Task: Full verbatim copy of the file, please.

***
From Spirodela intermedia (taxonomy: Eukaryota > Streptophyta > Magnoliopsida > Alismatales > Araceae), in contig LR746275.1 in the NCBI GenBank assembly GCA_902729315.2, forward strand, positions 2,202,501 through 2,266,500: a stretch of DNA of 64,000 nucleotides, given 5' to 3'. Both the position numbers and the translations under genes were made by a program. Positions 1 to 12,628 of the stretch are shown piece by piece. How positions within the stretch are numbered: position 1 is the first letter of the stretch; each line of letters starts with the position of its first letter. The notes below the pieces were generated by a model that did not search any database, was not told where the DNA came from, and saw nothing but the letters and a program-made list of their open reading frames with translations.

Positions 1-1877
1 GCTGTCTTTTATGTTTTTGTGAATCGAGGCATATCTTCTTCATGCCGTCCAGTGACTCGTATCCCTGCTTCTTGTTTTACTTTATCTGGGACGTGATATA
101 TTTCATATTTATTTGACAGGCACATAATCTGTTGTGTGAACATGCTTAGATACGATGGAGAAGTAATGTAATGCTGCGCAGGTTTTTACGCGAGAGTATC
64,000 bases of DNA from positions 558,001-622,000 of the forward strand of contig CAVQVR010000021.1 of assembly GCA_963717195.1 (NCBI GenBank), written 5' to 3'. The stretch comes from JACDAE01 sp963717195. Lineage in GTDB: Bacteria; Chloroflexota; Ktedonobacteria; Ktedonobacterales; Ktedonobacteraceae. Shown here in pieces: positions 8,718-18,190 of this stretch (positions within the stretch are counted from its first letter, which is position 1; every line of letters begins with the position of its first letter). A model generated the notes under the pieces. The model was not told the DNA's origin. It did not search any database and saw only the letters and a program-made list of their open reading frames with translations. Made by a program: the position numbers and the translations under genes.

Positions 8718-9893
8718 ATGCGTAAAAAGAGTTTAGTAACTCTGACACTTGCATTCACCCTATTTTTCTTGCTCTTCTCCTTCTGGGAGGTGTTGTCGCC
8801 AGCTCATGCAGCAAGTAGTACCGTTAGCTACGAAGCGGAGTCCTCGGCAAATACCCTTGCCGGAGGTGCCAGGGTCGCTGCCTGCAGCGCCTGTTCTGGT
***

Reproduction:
From Spirodela intermedia (taxonomy: Eukaryota > Streptophyta > Magnoliopsida > Alismatales > Araceae), in contig LR746275.1 in the NCBI GenBank assembly GCA_902729315.2, forward strand, positions 2,202,501 through 2,266,500: a stretch of DNA of 64,000 nucleotides, given 5' to 3'. Both the position numbers and the translations under genes were made by a program. Positions 1 to 12,628 of the stretch are shown piece by piece. How positions within the stretch are numbered: position 1 is the first letter of the stretch; each line of letters starts with the position of its first letter. The notes below the pieces were generated by a model that did not search any database, was not told where the DNA came from, and saw nothing but the letters and a program-made list of their open reading frames with translations.

Positions 1-1877
1 GCTGTCTTTTATGTTTTTGTGAATCGAGGCATATCTTCTTCATGCCGTCCAGTGACTCGTATCCCTGCTTCTTGTTTTACTTTATCTGGGACGTGATATA
101 TTTCATATTTATTTGACAGGCACATAATCTGTTGTGTGAACATGCTTAGATACGATGGAGAAGTAATGTAATGCTGCGCAGGTTTTTACGCGAGAGTATC
64,000 bases of DNA from positions 558,001-622,000 of the forward strand of contig CAVQVR010000021.1 of assembly GCA_963717195.1 (NCBI GenBank), written 5' to 3'. The stretch comes from JACDAE01 sp963717195. Lineage in GTDB: Bacteria; Chloroflexota; Ktedonobacteria; Ktedonobacterales; Ktedonobacteraceae. Shown here in pieces: positions 8,718-18,190 of this stretch (positions within the stretch are counted from its first letter, which is position 1; every line of letters begins with the position of its first letter). A model generated the notes under the pieces. The model was not told the DNA's origin. It did not search any database and saw only the letters and a program-made list of their open reading frames with translations. Made by a program: the position numbers and the translations under genes.

Positions 8718-9893
8718 ATGCGTAAAAAGAGTTTAGTAACTCTGACACTTGCATTCACCCTATTTTTCTTGCTCTTCTCCTTCTGGGAGGTGTTGTCGCC
8801 AGCTCATGCAGCAAGTAGTACCGTTAGCTACGAAGCGGAGTCCTCGGCAAATACCCTTGCCGGAGGTGCCAGGGTCGCTGCCTGCAGCGCCTGTTCTGGT